Younger workers were the most supportive, with 18 percent of those aged 18 to 24 years saying they would change jobs if their employer refused to allow them to bring their pet to work.
With an estimated 200,000 Canadians adopting a dog or cat since the start of the pandemic in 2020, bringing the nationwide total to 3.25 million, it could force employers now pressing staff to return to the office to consider this option. (Photo by Dave Chan / AFP) (Photo by DAVE CHAN/AFP via Getty Images)
Bill Dicke, president of Tungsten Collaborative gives a high five to his dog on Nature May 5, 2022 in Ottawa, Canada. (Photo by DAVE CHAN/AFP via Getty Images)

Commonwealth Financial Network Head of Portfolio Management Peter Essele:

“Employment gains were seen across all segments of the economy, including service and goods-producing segments. While the bears have been sounding the recession alarm as of late, today’s release suggests the economy remains on solid footing. Year-over-year job growth stands at 4.31%, the largest gains in almost 40 years. It’s difficult to rectify how some are claiming the economy is in recession when job growth remains well above long-term averages and wage growth is the strongest in decades. More jobs and higher pay means more consumer purchasing power, which bodes well for an economy that’s two-thirds consumption.”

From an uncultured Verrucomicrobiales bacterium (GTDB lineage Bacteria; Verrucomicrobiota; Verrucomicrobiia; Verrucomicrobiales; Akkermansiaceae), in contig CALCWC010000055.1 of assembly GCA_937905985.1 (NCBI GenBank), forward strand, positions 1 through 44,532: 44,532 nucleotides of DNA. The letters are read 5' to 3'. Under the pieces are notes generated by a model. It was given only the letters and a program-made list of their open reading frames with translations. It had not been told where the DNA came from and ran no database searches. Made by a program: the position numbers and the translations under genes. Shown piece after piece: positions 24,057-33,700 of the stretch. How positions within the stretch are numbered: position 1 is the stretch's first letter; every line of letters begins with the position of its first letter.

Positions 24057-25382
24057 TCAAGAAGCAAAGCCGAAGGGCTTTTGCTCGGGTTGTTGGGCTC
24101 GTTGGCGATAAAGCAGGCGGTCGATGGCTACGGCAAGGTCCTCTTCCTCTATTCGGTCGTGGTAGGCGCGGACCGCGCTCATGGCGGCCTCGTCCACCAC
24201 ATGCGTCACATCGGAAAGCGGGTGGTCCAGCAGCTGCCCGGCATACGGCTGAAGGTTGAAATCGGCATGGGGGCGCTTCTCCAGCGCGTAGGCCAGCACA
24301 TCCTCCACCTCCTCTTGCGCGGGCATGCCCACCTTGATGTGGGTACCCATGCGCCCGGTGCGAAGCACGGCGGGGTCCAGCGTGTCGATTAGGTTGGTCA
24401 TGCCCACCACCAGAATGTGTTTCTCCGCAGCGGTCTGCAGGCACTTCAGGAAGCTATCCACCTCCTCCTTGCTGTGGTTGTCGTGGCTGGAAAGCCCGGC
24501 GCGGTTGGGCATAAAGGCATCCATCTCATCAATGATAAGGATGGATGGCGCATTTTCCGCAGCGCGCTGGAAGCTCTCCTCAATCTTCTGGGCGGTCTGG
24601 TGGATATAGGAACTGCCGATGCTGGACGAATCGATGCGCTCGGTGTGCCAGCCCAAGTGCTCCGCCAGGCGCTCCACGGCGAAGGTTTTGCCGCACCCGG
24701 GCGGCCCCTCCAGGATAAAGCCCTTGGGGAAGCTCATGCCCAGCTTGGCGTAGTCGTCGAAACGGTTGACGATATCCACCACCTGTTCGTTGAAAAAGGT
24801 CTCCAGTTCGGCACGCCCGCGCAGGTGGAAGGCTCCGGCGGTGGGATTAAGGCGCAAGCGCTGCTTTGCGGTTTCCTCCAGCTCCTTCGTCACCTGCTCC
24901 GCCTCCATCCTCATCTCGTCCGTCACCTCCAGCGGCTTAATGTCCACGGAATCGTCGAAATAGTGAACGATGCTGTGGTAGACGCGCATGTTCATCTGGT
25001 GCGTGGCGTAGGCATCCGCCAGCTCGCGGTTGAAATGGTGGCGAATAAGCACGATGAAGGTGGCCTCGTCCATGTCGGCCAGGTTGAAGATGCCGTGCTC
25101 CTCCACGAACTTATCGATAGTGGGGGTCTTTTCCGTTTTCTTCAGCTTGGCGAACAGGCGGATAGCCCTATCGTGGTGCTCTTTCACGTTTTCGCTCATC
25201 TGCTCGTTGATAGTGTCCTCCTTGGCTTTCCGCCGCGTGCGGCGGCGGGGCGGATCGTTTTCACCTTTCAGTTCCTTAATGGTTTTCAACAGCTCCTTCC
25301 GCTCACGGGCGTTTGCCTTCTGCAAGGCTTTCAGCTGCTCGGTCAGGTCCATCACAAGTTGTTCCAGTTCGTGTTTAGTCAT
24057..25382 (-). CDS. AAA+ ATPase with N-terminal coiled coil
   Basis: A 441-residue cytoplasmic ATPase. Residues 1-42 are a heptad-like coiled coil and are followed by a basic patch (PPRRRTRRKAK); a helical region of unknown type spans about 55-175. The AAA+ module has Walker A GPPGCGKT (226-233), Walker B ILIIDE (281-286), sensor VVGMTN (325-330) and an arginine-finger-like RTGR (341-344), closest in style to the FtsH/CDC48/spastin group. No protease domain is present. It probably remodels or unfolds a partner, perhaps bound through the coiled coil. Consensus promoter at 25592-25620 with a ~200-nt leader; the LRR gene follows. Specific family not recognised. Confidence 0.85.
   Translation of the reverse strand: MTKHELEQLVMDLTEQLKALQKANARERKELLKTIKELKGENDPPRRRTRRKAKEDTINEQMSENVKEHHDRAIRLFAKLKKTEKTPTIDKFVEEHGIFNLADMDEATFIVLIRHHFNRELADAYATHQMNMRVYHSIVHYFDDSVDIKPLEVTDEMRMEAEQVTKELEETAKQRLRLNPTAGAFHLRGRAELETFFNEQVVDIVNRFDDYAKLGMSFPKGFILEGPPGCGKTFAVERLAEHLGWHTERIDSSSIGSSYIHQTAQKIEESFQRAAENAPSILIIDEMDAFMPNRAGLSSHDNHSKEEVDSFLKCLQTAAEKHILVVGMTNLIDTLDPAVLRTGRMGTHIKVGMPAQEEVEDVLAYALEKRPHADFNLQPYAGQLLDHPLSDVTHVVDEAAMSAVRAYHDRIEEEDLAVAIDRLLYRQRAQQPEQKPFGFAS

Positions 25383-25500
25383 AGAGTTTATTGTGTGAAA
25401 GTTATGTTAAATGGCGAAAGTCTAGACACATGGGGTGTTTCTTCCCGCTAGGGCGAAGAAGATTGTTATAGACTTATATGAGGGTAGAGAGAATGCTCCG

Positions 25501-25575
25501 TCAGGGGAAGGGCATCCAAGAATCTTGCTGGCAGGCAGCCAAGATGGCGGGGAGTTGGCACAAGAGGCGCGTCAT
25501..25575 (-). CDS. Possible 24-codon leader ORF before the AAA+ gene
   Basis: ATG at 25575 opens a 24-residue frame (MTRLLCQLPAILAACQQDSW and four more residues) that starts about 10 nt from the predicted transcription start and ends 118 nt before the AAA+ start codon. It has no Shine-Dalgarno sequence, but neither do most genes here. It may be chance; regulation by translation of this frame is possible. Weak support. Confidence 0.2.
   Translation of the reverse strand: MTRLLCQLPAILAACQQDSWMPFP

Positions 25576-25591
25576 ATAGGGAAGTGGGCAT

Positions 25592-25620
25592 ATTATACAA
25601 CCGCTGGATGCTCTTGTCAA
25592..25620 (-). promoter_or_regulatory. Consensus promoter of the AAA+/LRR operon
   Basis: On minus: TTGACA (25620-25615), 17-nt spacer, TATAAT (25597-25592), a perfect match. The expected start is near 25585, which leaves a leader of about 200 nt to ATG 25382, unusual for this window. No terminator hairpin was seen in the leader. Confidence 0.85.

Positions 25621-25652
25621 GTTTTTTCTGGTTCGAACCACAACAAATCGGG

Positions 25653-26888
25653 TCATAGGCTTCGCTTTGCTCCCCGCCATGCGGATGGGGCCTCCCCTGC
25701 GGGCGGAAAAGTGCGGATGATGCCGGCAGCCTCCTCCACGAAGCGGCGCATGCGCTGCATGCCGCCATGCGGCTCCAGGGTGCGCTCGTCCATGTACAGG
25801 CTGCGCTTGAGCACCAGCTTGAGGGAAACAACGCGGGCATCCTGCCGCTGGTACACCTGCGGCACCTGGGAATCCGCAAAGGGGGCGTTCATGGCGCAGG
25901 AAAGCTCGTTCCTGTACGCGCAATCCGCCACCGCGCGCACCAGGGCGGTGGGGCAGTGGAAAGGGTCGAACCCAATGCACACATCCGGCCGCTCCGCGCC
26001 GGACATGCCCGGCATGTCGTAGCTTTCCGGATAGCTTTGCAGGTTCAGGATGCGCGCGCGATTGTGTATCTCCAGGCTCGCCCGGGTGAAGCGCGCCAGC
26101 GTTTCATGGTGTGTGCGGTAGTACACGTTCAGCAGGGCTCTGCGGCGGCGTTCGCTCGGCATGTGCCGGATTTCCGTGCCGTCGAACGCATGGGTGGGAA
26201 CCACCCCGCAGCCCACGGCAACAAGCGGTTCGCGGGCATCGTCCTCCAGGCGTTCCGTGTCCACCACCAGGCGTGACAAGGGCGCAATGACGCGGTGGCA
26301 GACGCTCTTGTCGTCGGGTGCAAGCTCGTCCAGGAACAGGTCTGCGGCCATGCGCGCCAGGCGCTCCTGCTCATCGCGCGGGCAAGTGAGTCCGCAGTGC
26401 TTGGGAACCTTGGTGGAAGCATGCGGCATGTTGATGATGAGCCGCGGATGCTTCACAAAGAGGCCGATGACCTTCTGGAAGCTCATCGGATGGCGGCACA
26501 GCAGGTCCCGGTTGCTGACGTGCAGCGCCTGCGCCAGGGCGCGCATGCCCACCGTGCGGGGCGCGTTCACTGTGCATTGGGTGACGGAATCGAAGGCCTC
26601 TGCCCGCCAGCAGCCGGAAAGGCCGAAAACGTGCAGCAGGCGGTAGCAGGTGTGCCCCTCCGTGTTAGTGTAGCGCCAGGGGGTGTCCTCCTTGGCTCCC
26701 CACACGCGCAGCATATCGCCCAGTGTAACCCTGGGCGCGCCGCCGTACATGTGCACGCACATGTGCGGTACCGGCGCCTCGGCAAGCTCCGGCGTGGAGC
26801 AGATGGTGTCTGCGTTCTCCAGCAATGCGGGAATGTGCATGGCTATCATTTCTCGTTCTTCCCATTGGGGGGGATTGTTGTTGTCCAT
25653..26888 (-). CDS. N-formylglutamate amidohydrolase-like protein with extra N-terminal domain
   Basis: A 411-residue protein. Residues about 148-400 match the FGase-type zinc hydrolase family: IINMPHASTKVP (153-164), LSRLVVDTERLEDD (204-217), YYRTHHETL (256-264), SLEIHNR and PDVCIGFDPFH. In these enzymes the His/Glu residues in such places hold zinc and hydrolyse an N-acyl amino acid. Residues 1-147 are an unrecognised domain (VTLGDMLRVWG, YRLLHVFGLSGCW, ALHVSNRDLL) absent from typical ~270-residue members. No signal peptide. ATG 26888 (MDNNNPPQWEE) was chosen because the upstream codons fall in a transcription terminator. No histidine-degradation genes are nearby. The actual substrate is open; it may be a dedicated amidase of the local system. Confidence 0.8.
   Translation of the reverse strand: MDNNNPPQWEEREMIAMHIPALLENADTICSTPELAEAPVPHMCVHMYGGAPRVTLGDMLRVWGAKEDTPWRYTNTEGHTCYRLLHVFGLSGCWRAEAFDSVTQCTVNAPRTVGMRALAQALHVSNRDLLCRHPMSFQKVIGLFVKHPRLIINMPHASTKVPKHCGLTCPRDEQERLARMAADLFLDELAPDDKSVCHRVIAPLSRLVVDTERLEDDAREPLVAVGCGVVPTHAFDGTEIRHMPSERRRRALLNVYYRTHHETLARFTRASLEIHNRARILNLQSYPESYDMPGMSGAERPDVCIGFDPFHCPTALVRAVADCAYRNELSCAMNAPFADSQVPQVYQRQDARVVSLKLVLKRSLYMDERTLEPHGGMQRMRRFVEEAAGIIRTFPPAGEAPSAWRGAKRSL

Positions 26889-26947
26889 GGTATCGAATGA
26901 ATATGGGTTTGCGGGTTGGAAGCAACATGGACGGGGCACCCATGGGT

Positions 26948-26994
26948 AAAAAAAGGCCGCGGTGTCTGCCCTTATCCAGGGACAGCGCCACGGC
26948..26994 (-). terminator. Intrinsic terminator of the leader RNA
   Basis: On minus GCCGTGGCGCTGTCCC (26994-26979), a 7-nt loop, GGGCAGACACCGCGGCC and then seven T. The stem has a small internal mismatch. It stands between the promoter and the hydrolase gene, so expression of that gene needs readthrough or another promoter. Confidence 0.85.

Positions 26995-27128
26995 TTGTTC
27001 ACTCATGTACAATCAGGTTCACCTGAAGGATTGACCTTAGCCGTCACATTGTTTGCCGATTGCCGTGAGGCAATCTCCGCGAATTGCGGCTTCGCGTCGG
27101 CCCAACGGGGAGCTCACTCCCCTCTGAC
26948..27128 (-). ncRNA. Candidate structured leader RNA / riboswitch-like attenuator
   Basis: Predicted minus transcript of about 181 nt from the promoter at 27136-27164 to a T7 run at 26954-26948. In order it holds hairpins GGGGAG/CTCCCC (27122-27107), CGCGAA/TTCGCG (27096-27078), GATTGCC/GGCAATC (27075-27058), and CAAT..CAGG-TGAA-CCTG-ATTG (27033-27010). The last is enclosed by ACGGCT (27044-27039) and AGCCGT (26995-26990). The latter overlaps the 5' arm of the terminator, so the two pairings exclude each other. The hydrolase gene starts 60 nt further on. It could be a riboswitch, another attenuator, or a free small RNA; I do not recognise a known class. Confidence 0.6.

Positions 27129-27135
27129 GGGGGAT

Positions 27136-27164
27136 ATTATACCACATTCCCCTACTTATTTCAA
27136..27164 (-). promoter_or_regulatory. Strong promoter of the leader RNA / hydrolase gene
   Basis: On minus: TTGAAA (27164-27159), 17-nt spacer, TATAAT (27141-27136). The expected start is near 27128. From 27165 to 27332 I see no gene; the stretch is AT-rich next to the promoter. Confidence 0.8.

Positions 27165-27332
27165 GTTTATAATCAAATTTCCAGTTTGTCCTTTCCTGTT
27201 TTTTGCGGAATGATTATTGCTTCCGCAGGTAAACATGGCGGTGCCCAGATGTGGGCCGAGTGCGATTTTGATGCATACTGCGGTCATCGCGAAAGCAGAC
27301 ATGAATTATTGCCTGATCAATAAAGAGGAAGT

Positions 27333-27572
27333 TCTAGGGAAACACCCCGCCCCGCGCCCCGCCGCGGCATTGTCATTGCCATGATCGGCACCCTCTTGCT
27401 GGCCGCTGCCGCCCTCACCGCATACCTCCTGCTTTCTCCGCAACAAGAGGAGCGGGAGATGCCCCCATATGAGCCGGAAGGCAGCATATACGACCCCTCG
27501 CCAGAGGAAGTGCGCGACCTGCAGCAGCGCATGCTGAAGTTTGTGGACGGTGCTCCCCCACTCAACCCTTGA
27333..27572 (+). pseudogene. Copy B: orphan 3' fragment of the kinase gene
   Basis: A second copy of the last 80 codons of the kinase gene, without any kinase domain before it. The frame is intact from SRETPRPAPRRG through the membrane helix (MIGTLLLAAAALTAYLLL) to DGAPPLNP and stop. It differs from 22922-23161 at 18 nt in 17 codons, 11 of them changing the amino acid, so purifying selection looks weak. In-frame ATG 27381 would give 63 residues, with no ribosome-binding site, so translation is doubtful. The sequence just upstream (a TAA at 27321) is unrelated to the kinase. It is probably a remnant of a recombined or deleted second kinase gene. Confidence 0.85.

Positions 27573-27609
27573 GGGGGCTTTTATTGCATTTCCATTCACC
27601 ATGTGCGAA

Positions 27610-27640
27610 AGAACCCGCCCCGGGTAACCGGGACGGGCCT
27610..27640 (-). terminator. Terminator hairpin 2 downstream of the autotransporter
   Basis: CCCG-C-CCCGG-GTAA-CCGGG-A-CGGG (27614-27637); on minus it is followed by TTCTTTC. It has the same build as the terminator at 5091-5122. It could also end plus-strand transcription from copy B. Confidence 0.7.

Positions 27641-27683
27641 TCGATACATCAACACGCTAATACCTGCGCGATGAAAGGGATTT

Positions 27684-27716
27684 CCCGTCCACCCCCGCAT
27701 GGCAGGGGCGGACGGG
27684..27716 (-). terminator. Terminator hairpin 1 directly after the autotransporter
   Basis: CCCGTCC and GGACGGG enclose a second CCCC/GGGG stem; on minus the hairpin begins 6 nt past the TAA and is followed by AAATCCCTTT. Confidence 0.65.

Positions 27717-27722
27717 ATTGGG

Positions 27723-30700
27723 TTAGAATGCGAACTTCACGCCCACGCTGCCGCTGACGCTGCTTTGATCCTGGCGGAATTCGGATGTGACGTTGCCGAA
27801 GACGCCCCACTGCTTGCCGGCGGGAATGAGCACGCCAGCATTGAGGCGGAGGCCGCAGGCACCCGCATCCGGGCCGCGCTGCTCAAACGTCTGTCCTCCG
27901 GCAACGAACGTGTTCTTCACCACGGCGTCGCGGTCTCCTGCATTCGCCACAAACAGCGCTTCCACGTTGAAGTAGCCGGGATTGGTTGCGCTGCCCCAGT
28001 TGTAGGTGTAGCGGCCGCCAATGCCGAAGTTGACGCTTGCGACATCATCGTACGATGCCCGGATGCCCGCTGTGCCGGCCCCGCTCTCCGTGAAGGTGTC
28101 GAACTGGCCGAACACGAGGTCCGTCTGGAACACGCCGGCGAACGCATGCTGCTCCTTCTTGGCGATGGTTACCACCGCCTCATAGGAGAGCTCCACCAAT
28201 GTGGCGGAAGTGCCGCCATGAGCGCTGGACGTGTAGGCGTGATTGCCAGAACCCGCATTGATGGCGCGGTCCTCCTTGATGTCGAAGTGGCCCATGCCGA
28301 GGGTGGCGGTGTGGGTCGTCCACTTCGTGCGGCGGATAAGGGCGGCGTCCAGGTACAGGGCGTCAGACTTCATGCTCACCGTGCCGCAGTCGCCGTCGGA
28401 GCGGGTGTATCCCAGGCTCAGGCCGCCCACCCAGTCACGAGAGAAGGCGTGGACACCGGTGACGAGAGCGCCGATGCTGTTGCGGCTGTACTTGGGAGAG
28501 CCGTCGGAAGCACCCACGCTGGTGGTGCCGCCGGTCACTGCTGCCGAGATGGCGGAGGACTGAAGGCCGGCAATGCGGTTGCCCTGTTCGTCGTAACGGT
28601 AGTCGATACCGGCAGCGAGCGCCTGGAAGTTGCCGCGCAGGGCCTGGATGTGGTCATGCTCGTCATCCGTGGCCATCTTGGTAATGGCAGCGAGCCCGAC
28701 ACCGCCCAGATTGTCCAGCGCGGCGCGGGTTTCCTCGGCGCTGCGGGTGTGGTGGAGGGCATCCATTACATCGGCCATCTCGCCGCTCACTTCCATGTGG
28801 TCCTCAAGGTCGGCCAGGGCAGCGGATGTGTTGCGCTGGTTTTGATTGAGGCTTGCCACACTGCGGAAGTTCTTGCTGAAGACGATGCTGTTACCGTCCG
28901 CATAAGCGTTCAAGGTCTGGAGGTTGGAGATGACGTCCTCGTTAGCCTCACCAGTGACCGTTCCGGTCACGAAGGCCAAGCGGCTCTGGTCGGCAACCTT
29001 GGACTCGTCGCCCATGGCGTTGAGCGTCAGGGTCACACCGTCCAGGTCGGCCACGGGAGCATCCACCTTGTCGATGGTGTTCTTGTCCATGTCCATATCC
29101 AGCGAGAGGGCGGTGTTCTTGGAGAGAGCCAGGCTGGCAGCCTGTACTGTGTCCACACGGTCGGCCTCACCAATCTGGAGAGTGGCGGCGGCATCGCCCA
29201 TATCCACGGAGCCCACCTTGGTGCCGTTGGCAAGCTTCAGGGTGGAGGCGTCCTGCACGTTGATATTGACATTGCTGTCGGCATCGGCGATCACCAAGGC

LPL Financial Chief Economist Jeffrey Roach:

"In contrast to what some pundits are suggesting, the economy is not currently in recession and we should expect the labor market to expand but at a slower pace as firms still struggle with finding suitable workers. Firms will still likely be increasing wages as they deal with a shortage of qualified workers and elevated quit rates. The high number of people not returning to the work force is one of the nagging problems with the labor market right now. Relative to pre-pandemic levels, the economy has 4.8 million more people out of the labor force. Some likely took early retirements but that does not explain the rest of the story. The labor market will remain tight with low unemployment as roughly 5 million people have not yet rejoined the workforce."

Alexandra Semenova is a reporter for Yahoo Finance. Follow her on Twitter @alexandraandnyc